The Adventures of Huckleberry Finn by Mark Twain

The Adventures of Huckleberry Finn book cover
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I need help finding quotes that would show Huck's gradual progression throughout the story.

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edcon eNotes educator | Certified Educator

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In chapter 15, after Huck has played a mean trick on Jim and Jim calls him out for it, Huck says,

It was fifteen minutes before I could work myself up to go and humble myself to a nigger—but I done it, and I warn't ever sorry for it afterwards, neither.

Huck has recognized Jim's humanity. He understands that Jim sees him as a friend and that he has truly hurt Jim's feelings. Huck has to work hard to unlearn all the racial attitudes he has been surrounded with all his life.

Near the end of chapter 23, Huck witnesses Jim's grief in the early morning hours and intuits that Jim is "low and homesick" and likely thinking about his wife and children. Huck thinks,

...I do believe that he cared just as much for his people as white folks does for theirn. It don't seem natural, but I reckon it's so.

This observation is another indication that Huck sees Jim as a fellow human being and not someone lesser than himself or white people in general.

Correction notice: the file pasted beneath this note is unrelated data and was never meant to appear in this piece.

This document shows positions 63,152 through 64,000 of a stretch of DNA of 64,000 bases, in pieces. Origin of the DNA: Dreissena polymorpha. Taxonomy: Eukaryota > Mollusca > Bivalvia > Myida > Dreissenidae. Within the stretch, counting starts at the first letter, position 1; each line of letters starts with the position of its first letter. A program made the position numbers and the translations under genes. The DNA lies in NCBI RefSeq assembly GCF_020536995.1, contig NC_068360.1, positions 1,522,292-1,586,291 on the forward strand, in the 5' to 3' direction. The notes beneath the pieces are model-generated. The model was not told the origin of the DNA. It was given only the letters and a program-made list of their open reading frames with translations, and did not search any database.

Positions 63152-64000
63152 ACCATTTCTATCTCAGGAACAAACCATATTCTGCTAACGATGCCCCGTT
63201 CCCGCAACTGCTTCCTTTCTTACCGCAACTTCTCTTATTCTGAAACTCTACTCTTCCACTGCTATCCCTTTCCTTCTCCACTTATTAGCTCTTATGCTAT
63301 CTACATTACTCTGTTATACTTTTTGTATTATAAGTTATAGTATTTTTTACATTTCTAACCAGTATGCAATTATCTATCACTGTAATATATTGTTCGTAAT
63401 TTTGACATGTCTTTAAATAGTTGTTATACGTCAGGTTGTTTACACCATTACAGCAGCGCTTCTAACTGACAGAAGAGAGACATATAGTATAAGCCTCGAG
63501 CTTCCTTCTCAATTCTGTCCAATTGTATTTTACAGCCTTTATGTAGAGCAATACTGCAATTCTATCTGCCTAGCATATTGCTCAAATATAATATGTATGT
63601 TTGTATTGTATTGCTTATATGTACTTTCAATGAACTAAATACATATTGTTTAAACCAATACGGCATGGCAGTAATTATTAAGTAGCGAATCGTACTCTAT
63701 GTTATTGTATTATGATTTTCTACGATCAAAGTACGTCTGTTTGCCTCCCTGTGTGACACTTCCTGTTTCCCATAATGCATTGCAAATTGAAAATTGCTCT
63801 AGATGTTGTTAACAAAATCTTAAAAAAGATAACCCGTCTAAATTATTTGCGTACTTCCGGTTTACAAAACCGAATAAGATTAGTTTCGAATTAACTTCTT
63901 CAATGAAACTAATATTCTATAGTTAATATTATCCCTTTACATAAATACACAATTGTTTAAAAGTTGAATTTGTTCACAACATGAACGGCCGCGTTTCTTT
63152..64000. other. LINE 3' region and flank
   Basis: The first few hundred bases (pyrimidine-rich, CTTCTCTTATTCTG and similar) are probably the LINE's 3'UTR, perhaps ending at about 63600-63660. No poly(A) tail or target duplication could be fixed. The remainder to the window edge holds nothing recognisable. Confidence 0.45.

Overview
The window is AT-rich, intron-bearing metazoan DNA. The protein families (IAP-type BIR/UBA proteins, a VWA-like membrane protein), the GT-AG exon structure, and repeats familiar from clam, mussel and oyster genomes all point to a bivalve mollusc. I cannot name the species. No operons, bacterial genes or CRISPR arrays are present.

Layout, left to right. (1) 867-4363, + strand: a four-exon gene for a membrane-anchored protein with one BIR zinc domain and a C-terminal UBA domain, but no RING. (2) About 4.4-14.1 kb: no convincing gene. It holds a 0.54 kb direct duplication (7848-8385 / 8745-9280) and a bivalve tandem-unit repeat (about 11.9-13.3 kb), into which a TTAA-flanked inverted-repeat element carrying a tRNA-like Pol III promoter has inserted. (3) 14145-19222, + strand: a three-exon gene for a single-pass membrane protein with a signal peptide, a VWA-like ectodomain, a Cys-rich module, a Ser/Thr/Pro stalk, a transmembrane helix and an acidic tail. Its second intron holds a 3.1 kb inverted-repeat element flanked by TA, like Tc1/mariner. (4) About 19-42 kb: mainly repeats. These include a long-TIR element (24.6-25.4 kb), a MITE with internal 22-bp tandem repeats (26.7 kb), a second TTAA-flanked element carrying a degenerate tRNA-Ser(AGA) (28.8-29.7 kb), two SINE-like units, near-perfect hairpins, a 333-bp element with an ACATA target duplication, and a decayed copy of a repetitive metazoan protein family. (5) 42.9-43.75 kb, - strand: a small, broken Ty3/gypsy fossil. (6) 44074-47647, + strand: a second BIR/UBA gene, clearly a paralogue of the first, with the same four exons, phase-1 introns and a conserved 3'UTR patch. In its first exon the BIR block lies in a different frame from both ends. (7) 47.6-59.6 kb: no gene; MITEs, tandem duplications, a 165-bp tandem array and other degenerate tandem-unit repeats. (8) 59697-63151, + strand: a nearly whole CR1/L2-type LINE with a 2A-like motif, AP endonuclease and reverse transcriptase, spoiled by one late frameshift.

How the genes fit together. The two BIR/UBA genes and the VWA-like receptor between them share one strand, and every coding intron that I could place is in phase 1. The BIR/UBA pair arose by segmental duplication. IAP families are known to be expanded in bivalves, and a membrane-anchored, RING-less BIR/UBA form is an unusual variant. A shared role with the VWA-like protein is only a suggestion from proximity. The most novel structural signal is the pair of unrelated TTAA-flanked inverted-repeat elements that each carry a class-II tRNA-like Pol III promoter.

Chapter 31 holds perhaps the most dramatic turn in Huck's new way of thinking and valuing. He writes a letter to Miss Watson that discloses Jim's whereabouts, and momentarily, he feels, "light as a feather" because he has been conditioned to believe that slavery is sanctioned by God. It is what some Southern churches were teaching, and Huck believes that he is cleansing himself of sin by arranging for Jim's return to his owner. However, Huck's larger moral conscience will not allow him to send the letter, and he tears it up, saying,

All right, then, I'll go to hell...

In reflecting on the relationship he has developed with Jim, Huck promises himself to continue to work to keep Jim free. This is a monumental moment for Huck because he has been conditioned to believe that working to free Jim will damn himself for eternity.

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Jamie Wheeler eNotes educator | Certified Educator

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A prime example can be found in Chapter Sixteen and reflects Huck's increasing moral maturity. He muses: "Conscience says to me 'What had poor Miss Watson done to you, that you could see her nigger go off right under your eyes and never say one single word? What did that poor old woman do to you, that you could treat her so mean?...' I got to feeling so mean and so miserable I most wished I was dead." This shows Huck's burgeoning conscience.

A second example comes from Chapter 19, when Huck comes to the understand true nature of the "king" and the "duke." He says, "These liars warn't no kings nor dukes, at all, but just low-down humbugs and frauds." The idea will help Huck mature and be more wary of such unsubstatiated claims in the future.

A third example can be found in Chapter 40. Though he still has some growing to do in terms of morals, Huck is finally beginning to discard the prejudices with which he has grown up. When Jim is hurt, Huck decides, "I knowed he was white inside, and I reckoned he'd say what he did say - so it was all right, now, and I told Tom I was agoing for a doctor."

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